Forgive me readers, forgive me, I have been remiss. The last time I posted was months ago and I don’t really have an excuse as I’ve been on vacation for the last two months (university teacher life: winning). Anyways, I’ll present no ridiculous and false excuses and simply say: I’m sorry, here’s a post.
Right now I’m in South Korea visiting old friends and basically enjoying the first world. Tomorrow I’ll fly back to Hong Kong and then take a bus over the border into mainland China where I’ll start my second year at a rural university teaching ESL and this time…. wait for it… ENGLISH LIT! Pretty awesome, huh? Well, I’ve been in South Korea for a month and the question that has been posed to me by almost everyone has been, Which do you like better? South Korea or China?
It’s an excellent question, but it’s not one easily answered because comparing two completely different countries like that isn’t simple, and to be honest, it’s not exactly fair. But since I’m in the (not exactly unique but somewhat unique) position of having taught in both countries, I’m going to try to answer it.
South Korea was the first country that I taught ESL in for an extended period of time (I did a short volunteer stint in Japan and was a tutor in Seattle). I came to South Korea in the fall of 2013 and stayed for one year, working at a little hagwon where I taught kindergarten and elementary school. To be honest, it probably took me between 7 and 8 months to really start to fall in love with Korea but the school I was placed in was somewhat of a nightmare, and I think this had a lot to do with that.
In May 2014, I started applying to schools in Korea, China, and Japan. I knew that I wanted to either work for a university or a public school. China started responding to my resumes right away, offering me two university positions which were tempting, but it was the third offer that I couldn’t resist. Finally, I accepted a job teaching less than 20 hours a week in rural, jungle-like, sub-tropical humid China with a group of about 50 other foreign teachers. The job offer included great perks like 12-16 weeks of vacation a year, an apartment we could use for free in Hong Kong, and free flight reimbursement, and it paid leaps and bounds more than the other university jobs I was being offered at the time because of it’s rural location.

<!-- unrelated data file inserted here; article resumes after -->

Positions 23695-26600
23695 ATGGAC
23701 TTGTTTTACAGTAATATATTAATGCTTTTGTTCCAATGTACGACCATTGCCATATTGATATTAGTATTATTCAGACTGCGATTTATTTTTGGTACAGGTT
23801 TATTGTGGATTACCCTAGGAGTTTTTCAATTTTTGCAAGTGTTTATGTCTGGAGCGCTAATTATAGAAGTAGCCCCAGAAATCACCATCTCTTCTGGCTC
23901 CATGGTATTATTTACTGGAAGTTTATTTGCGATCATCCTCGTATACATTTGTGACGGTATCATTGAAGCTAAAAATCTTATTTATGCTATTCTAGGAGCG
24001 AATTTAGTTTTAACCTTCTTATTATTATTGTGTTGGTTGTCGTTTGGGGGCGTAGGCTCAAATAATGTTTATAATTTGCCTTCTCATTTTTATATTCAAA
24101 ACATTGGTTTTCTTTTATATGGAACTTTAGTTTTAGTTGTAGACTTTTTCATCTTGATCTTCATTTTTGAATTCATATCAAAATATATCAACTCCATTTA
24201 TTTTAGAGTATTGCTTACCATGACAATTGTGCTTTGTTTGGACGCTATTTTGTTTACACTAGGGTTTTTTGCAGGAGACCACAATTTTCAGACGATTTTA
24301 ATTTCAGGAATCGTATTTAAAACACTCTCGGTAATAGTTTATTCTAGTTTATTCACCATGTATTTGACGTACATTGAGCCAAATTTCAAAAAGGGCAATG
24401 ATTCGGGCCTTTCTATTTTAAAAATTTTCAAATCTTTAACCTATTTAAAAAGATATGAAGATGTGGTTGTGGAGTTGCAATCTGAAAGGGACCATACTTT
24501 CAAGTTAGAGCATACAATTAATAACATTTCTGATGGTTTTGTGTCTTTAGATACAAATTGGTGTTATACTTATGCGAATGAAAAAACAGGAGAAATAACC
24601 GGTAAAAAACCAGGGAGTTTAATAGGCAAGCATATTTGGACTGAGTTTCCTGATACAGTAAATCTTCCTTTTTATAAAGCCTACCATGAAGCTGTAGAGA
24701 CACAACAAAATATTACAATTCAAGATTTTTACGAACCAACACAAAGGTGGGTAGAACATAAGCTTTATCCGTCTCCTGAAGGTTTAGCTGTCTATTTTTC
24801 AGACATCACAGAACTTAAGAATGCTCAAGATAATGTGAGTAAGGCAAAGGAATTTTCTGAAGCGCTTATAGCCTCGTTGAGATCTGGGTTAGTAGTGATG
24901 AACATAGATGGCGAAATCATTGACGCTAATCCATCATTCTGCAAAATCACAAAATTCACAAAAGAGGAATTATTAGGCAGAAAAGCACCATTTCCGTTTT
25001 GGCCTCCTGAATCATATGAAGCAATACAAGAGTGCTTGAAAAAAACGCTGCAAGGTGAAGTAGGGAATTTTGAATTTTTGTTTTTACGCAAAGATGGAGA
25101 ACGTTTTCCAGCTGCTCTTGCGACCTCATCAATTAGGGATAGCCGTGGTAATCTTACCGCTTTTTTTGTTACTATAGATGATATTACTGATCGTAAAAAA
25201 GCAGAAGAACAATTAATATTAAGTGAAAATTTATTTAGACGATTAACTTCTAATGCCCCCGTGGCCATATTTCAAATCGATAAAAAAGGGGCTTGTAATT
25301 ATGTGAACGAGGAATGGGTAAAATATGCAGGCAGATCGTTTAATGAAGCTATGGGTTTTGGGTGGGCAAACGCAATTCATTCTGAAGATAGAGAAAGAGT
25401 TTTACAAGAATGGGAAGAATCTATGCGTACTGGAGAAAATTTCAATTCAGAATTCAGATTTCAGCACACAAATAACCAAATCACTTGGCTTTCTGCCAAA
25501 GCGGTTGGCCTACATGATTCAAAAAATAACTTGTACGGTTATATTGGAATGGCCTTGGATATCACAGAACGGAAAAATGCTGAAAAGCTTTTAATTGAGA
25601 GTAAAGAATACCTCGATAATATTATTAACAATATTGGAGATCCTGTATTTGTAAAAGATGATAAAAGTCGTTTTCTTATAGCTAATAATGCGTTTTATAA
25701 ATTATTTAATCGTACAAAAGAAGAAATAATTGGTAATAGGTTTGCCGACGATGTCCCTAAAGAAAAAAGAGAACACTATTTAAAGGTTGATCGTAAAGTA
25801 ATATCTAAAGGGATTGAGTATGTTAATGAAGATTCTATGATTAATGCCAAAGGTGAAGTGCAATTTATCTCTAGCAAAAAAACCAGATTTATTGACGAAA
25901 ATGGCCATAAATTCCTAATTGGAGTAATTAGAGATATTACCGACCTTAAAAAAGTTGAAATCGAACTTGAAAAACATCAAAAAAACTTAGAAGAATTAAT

So, in September 2014, I moved from South Korea to China and began teaching university there and it’s a decision that I’ll never regret, but that doesn’t mean that it’s been easy and it certainly doesn’t mean that I don’t miss South Korea; in fact I’ve been back TWICE since I left.
Now, I could talk for hours about the differences between these two countries. But because I like lists and I know my readers probably do, too, I’ve written out a list of comparisons to sort of make things simple and shorter, if that’s even possible.
One of the biggest differences for me between South Korea and China has been the quality of amenities and just, life in general in China. Despite what Western news might be telling you about China, it still is very much a second-world country. Public bathrooms, for the most part in China, are unbelievable. I can’t tell you how many times I’ve been in a bathroom and have thought to myself, I could write a disgusting memoir based solely on the bathrooms of I’ve used here; I’d title it, “The Places You’ll Go”. But, the people in China make up for the state of the bathrooms. Chinese people are AMAZING hosts and my students are so strong, fierce, and curious about life in general that just thinking about them sometimes brings tears to my eyes.
South Korea, on the other hand, can at times feel really materialistic and sometimes vapid. There are of course many intelligent and curious folks in Korea, but there’s no denying that South Korean culture is very materialistic and this effects everyone there. I always tried to look my best 100% of the time that I was teaching and living in Korea because all the Korean women I knew always looked so flawless. That sort of perfectionism is draining. But the food, dang it, the food! Does the food and coffee culture make up for Korea’s rampant materialism? It’s hard to say….